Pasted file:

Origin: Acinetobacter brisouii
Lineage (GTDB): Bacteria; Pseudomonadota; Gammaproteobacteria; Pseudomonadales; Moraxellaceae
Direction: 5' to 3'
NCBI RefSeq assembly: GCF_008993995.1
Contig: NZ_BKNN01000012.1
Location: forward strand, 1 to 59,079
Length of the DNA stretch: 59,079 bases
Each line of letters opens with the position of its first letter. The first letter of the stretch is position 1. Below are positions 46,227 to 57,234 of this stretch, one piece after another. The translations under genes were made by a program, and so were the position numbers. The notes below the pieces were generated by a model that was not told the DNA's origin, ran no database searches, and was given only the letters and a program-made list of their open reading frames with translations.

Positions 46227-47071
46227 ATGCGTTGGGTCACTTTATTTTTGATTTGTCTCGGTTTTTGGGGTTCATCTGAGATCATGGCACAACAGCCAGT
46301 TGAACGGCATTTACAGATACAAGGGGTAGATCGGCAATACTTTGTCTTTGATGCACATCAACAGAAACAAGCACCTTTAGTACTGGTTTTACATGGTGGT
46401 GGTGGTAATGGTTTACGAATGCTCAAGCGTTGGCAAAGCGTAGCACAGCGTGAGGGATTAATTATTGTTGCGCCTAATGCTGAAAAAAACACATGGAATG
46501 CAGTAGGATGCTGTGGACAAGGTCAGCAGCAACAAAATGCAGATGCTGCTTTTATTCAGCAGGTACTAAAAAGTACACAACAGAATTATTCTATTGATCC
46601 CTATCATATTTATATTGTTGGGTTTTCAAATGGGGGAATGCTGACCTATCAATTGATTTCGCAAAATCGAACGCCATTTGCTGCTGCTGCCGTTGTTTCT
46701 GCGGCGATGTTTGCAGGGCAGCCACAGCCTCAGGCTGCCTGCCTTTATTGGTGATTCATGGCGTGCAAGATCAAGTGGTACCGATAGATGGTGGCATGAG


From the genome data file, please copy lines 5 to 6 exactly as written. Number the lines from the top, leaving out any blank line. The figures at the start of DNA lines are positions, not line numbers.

Contig: NZ_BKNN01000012.1
Location: forward strand, 1 to 59,079